Also, it is important to remember that both nitrogen and oxygen are period 2 elements, which means they cannot accommodate more than 8 electrons in their outermost shell.

When marking lone pairs, it is important to begin with the outermost atoms. In this molecule, the outer atoms are the two oxygen atoms. Each oxygen atom will have three lone pairs assigned to it, while nitrogen will have one lone pair. Mark the lone pairs on the sketch as discussed, ensuring the appropriate distribution.

Lewis structure of NO2 with lone pairs

Assign formal charge

To determine the formal charges on the atoms in NO2, apply the formula: Formal charge = valence electrons – nonbonding electrons – ½ bonding electrons. For the nitrogen atom, the formal charge is calculated as 5 – 2 – ½ (4) = +1. Likewise, for each oxygen atom, the formal charge is obtained by the calculation 6 – 6 – ½ (2) = -1.

Atom
Valence electron
Nonbonding electron
Bonding electron
Formal charge
Nitrogen 5 2 4 +1
Oxygen 6 6 2 -1

After calculating the formal charges for both nitrogen and oxygen atoms, it is evident that they possess charges. Therefore, proceed to mark these charges on the sketch accordingly.

Lewis structure of NO2 with formal charges

The existing Lewis structure of NO2 is deemed unstable due to the presence of charges on both the nitrogen and oxygen atoms. Therefore, in the subsequent step, it is crucial to mitigate these charges by converting lone pairs into bonds.

Minimize formal charge

In order to minimize the formal charges on atoms, it is possible to convert a lone pair of the oxygen atom into a new N – O bond with the nitrogen atom.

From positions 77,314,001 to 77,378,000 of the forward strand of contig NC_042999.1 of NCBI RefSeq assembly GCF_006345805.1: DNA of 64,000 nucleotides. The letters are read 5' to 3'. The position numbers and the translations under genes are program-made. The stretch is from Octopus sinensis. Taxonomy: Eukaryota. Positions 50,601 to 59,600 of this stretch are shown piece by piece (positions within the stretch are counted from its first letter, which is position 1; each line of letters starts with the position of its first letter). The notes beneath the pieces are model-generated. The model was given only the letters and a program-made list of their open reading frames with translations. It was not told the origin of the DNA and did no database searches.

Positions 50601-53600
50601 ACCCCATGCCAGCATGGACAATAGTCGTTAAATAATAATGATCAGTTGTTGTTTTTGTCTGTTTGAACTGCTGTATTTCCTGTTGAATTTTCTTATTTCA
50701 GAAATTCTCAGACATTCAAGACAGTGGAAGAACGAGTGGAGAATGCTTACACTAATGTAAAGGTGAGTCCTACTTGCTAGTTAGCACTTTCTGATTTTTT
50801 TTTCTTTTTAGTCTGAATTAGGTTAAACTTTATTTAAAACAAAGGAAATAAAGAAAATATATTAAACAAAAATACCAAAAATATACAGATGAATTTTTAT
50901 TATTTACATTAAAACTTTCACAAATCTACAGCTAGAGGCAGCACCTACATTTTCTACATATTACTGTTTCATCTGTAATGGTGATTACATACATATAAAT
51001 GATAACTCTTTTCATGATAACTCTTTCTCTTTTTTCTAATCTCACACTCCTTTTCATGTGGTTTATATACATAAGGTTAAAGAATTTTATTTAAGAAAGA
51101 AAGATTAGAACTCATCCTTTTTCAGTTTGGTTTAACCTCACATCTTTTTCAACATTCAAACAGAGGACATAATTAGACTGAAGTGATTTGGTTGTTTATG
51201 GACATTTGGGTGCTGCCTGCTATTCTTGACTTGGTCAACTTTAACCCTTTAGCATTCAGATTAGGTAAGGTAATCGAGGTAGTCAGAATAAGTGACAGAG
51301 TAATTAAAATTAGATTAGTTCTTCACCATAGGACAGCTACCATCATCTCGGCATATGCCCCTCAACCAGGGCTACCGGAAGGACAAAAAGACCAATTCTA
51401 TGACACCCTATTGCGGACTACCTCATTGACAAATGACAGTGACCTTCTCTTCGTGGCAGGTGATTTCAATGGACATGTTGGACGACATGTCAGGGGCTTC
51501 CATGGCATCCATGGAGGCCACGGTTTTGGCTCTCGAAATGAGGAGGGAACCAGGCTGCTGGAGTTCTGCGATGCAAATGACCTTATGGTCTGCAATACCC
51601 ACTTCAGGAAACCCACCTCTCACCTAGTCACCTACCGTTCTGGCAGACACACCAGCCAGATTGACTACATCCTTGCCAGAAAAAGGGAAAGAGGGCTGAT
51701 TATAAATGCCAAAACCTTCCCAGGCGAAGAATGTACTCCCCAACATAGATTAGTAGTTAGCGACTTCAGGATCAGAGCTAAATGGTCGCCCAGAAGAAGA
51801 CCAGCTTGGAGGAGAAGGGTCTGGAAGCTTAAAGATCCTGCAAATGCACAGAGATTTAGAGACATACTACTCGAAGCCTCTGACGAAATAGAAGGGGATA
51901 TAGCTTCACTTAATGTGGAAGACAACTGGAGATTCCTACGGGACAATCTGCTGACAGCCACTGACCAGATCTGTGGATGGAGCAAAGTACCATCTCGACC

Lone pair of left oxygen is converted, and got the most stable Lewis structure of NO2

The final Lewis structure of NO2 demonstrates the fulfillment of the octet rule, with the central nitrogen atom and the surrounding oxygen atoms forming complete octets. Therefore, the octet rule is satisfied in this structure. However, there remains a negative charge (-1) on one of the oxygen atoms. This is acceptable since the Lewis structure with a negative charge on the most electronegative atom, which is oxygen in this case, is considered the most favorable. Furthermore, this structure exhibits greater stability compared to the previous structures, making it the most stable Lewis structure for NO2. To accurately represent the negative charge (-1) in NO2, brackets should be drawn around the Lewis structure, with (-1) written in the top right corner.

Lewis structure of NO2 showing a negative (-1) charge

Next: HClO3 Lewis structure

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Learnool.com was founded by Deep Rana, who is a mechanical engineer by profession and a blogger by passion. He has a good conceptual knowledge on different educational topics and he provides the same on this website. He loves to learn something new everyday and believes that the best utilization of free time is developing a new skill.